workshop domes - handy little tensegrity domes & shells (2006-10)

this geodesic framework is hemispherical, 16 feet in diameter, 8 feet high at the center, made of 1/2-inch conduit pipe.  it will be covered with a solid thin shell made of chicken wire screen covered with a few layers of fabric scraps (old t-shirts, bedsheets, etc) which have been soaked in a thin solution of homemade hypo-allergenic vegetable glue and thrown onto the wire screen to dry.  after the shell is complete, the relatively expensive conduit frame can be removed and used as the form for another shell...

[dome09cv.jpg 44k photo]

again, the geometry is based on a one-frequency dodecahedral tensegrity.  this frame is made of 1/2-inch EMT conduit pipe, 35 main struts 5 feet long, 30 stellation struts of 4.4 feet, and 10 ground-anchor struts (about 1.6 feet), all connected with 26 bolts (5/16-inch coarse thread).  total cost of materials for the frame is about $150 from any retail hardware store, and about 3 person-days of labor with a saber saw, hammer & anvil, grinder, and drill press to prepare the strut ends.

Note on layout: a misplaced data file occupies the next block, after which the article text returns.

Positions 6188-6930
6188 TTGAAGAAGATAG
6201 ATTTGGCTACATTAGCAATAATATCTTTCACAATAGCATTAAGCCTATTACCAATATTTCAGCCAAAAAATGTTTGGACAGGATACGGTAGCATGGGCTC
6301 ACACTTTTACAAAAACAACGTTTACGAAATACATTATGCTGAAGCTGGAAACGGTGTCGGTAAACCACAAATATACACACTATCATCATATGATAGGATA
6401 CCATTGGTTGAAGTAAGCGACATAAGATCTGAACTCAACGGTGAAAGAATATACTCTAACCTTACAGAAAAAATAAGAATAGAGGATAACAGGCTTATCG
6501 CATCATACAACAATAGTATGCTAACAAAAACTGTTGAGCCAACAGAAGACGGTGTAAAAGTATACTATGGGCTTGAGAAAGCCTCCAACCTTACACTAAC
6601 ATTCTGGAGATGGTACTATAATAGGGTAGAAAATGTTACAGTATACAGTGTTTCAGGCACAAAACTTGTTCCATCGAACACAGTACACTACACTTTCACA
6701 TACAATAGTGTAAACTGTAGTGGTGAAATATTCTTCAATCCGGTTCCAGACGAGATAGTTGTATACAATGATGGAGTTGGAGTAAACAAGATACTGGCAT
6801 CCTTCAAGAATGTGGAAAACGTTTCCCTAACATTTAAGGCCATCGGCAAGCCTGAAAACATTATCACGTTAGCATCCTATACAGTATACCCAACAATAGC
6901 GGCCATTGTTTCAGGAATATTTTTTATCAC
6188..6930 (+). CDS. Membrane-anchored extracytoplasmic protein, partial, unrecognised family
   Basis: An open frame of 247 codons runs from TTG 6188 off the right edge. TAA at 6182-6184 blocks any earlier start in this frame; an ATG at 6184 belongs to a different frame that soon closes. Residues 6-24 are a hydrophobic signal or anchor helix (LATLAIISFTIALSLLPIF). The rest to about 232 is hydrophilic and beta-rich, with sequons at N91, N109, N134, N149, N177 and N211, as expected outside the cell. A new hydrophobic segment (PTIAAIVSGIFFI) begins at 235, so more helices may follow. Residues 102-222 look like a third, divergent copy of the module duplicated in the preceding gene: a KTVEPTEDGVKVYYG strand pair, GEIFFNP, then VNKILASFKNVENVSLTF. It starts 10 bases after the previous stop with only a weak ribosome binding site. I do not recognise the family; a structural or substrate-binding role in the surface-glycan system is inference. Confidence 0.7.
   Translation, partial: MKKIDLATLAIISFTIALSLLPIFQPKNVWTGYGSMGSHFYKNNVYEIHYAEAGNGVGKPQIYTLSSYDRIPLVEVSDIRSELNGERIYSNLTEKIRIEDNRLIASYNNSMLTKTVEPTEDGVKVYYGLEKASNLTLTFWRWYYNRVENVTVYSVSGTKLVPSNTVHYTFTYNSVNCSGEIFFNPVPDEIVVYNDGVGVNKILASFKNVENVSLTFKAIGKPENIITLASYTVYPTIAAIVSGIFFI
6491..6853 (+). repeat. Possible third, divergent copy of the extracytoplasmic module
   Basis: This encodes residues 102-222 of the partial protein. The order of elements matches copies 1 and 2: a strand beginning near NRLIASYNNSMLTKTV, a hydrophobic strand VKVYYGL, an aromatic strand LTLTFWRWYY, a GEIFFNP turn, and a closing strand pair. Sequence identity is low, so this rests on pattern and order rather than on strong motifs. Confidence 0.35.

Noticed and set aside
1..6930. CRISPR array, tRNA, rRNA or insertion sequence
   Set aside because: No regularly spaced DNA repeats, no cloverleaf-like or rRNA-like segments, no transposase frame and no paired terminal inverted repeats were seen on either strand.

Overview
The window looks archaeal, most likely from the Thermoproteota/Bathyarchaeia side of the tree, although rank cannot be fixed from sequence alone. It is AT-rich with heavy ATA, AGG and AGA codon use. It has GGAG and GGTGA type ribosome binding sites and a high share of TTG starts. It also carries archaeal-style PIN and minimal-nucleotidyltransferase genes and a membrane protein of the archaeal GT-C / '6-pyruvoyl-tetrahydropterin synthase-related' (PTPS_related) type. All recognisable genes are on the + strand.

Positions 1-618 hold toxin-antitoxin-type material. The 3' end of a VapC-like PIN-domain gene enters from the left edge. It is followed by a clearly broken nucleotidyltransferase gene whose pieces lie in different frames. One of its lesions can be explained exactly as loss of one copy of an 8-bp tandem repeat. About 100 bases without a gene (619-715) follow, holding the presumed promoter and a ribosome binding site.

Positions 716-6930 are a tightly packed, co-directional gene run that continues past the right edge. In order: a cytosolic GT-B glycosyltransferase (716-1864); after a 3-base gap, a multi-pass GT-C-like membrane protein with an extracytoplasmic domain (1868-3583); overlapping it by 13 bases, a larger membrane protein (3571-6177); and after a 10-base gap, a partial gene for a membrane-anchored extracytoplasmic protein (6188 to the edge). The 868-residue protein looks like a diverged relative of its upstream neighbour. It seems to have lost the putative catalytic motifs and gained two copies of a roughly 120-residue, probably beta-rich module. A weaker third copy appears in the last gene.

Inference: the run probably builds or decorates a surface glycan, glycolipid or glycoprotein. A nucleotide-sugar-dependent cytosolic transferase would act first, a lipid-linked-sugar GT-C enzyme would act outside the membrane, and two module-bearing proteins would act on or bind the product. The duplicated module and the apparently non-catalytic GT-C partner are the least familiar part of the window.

once the struts have been fabricated, the frame is easily & quickly assembled / disassembled by 1 or 2 people, and this "dome kit" is relatively small & easy to store and transport.  this size and layout is much easier to assemble than greenhouse dome 98 (which had 10-foot main struts).  also, orientation with a 10-sided base gives a peaked pentagonal roof for better drainage, and it's easier to secure a 25 by 25 foot sheet of greenhouse plastic or canvas all around the edges of the base.

[dome09dsdk.jpg 36k photo]
stress testing by diarmuid & david  (vansprouts photos)
( more photos in progress... )
also see - rebar dome design - victoria's rebar dome - greenhouse dome 98 - webliography - dome cat